By Dara Lind
June 15, 2015
Jeb Bush's campaign sent out a version of his 2016 kickoff speech to reporters without any mention of the Republican's moderate views on immigration. But then Bush went there anyway.
A group of immigration activists protesting the speech stood up during the speech in Miami on Monday wearing shirts saying "LEGAL STATUS IS NOT ENOUGH" — a reference to Bush's position that he supports legalization of the 11 million unauthorized immigrants in the US, but doesn't necessarily support giving them citizenship.
And Bush actually responded to the protest, promising to do something for immigrants — without resorting to executive action like Barack Obama. The off-the-cuff remark stunned reporters covering the event:
The moment was remarkable for two reasons. The first is that it happened at all. It seems that if the protesters hadn't made it into the launch event, Bush wouldn't have said anything about their issue. This is far from the first time immigration activists have interrupted a political speech to voice their demands — just ask President Obama. And especially after they succeeded today, it's unlikely to be the last time, either. Candidates for president who don't already have answers on hand for immigration protesters and hecklers should probably start preparing some.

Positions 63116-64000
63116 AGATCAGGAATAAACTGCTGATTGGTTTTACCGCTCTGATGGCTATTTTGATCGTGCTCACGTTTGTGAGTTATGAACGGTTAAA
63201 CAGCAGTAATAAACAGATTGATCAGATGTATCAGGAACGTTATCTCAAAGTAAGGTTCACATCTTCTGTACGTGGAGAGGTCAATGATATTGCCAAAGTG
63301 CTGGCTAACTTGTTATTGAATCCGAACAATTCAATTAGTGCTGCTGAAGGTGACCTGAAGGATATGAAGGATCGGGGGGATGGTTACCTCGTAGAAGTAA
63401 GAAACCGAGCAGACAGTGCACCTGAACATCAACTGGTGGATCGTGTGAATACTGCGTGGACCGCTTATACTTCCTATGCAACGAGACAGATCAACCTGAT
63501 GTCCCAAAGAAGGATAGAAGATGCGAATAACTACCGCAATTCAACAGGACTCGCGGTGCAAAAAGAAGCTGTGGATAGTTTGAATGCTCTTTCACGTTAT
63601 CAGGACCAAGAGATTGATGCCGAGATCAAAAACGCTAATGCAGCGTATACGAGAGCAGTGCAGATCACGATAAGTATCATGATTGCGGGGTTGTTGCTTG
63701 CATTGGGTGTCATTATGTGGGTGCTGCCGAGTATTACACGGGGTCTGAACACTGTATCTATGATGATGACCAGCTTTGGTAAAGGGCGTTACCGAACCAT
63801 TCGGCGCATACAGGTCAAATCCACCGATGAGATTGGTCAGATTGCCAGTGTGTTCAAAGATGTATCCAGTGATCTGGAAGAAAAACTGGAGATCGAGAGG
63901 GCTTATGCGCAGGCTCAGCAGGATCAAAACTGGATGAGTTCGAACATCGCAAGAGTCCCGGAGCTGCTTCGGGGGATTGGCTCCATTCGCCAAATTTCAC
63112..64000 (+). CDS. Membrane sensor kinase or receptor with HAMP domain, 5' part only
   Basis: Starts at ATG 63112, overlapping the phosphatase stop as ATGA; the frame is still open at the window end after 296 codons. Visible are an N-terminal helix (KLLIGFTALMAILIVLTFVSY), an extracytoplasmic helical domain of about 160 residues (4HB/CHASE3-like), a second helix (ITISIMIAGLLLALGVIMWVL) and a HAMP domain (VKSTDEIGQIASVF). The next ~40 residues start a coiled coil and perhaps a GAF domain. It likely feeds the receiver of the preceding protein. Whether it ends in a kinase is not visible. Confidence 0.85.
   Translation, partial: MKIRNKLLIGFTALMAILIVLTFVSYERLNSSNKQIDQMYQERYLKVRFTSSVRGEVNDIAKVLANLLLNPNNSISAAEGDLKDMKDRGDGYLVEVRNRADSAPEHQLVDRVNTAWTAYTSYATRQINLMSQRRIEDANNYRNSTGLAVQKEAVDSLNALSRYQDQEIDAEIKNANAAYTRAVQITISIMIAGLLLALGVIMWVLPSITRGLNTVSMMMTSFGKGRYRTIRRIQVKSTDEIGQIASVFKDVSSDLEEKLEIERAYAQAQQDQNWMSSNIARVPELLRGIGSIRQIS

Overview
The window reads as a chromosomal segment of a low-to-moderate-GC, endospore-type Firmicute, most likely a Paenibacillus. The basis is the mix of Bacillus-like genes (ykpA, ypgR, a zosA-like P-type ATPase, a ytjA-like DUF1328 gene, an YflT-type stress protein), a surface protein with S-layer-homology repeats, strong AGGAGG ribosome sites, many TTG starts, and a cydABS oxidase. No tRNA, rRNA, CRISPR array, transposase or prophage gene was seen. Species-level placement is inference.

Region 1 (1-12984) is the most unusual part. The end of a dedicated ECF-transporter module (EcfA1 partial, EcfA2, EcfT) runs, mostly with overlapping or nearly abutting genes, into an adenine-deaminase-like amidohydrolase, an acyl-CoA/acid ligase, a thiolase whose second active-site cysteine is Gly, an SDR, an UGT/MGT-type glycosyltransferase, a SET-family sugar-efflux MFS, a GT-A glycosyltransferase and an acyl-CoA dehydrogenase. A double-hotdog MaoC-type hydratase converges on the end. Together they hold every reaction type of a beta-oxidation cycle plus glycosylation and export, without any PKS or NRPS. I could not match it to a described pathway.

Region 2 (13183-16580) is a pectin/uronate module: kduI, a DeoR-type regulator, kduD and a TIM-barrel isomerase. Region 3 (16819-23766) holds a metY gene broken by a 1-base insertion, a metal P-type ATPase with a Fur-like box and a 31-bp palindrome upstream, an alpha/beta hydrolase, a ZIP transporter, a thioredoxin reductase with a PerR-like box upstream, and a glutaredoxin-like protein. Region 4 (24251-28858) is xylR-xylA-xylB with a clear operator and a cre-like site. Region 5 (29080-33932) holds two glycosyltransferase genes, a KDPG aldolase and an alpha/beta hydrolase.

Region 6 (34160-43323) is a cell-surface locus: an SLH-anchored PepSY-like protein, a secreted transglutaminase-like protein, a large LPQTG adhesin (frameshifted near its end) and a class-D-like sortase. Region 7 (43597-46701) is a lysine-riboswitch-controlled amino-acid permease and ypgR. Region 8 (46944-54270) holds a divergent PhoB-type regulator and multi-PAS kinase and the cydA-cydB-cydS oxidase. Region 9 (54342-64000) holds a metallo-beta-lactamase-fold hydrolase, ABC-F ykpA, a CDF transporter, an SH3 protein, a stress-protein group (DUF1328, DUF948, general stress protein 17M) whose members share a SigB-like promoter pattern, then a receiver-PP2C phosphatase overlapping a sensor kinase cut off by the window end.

But Bush didn't have to respond. He could have chided them for disrupting the speech, or ignored them until security escorted them out. Instead, he chose to respond to them affirmatively — by saying the next president would get immigration reform done — while they were being escorted out (although he didn't address their actual criticism). That's actually similar to the tone he's taken with voters at campaign events who've come at him from the right on immigration. He's not running away from talking about immigration, even though it's a place where he disagrees with his opponents and with the base. Instead, he's presenting himself as a serious, solutions-oriented candidate, and just hoping that enough people will respect his gravitas even if they don't change their opinions.
Whether Bush's bet is correct is a very good question. Republican primary voters who don't trust him now might not be won over. But it's one of the most important bets his campaign is making, and it's appropriate — if unintentional — that it came up in his first official speech.
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